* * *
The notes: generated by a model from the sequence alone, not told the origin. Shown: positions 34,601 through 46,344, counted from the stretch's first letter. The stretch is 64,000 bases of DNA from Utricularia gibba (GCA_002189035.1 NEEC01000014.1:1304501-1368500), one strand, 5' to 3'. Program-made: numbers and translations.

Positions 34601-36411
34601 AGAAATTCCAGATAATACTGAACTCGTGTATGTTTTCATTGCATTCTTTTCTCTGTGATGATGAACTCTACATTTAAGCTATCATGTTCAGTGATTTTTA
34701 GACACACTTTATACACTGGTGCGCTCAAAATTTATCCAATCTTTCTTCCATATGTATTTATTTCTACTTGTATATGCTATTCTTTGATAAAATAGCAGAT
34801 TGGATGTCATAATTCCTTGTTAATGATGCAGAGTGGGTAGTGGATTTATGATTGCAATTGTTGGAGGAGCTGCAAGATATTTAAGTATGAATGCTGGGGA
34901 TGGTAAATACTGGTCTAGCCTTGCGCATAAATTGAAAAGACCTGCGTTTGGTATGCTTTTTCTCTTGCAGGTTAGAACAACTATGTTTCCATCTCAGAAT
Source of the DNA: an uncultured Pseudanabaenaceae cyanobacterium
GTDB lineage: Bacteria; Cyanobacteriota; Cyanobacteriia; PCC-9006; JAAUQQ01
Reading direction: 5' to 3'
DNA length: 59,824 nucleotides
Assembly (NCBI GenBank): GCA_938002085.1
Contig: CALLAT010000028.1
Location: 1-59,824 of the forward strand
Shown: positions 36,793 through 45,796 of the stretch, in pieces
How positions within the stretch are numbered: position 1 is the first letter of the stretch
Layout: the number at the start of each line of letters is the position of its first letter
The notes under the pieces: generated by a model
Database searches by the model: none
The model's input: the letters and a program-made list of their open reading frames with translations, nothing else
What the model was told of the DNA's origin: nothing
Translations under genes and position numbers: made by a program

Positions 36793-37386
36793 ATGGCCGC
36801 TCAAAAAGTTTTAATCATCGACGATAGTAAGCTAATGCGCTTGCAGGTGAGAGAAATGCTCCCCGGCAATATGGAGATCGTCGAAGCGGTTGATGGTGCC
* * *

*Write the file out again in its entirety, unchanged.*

The notes: generated by a model from the sequence alone, not told the origin. Shown: positions 34,601 through 46,344, counted from the stretch's first letter. The stretch is 64,000 bases of DNA from Utricularia gibba (GCA_002189035.1 NEEC01000014.1:1304501-1368500), one strand, 5' to 3'. Program-made: numbers and translations.

Positions 34601-36411
34601 AGAAATTCCAGATAATACTGAACTCGTGTATGTTTTCATTGCATTCTTTTCTCTGTGATGATGAACTCTACATTTAAGCTATCATGTTCAGTGATTTTTA
34701 GACACACTTTATACACTGGTGCGCTCAAAATTTATCCAATCTTTCTTCCATATGTATTTATTTCTACTTGTATATGCTATTCTTTGATAAAATAGCAGAT
34801 TGGATGTCATAATTCCTTGTTAATGATGCAGAGTGGGTAGTGGATTTATGATTGCAATTGTTGGAGGAGCTGCAAGATATTTAAGTATGAATGCTGGGGA
34901 TGGTAAATACTGGTCTAGCCTTGCGCATAAATTGAAAAGACCTGCGTTTGGTATGCTTTTTCTCTTGCAGGTTAGAACAACTATGTTTCCATCTCAGAAT
Source of the DNA: an uncultured Pseudanabaenaceae cyanobacterium
GTDB lineage: Bacteria; Cyanobacteriota; Cyanobacteriia; PCC-9006; JAAUQQ01
Reading direction: 5' to 3'
DNA length: 59,824 nucleotides
Assembly (NCBI GenBank): GCA_938002085.1
Contig: CALLAT010000028.1
Location: 1-59,824 of the forward strand
Shown: positions 36,793 through 45,796 of the stretch, in pieces
How positions within the stretch are numbered: position 1 is the first letter of the stretch
Layout: the number at the start of each line of letters is the position of its first letter
The notes under the pieces: generated by a model
Database searches by the model: none
The model's input: the letters and a program-made list of their open reading frames with translations, nothing else
What the model was told of the DNA's origin: nothing
Translations under genes and position numbers: made by a program

Positions 36793-37386
36793 ATGGCCGC
36801 TCAAAAAGTTTTAATCATCGACGATAGTAAGCTAATGCGCTTGCAGGTGAGAGAAATGCTCCCCGGCAATATGGAGATCGTCGAAGCGGTTGATGGTGCC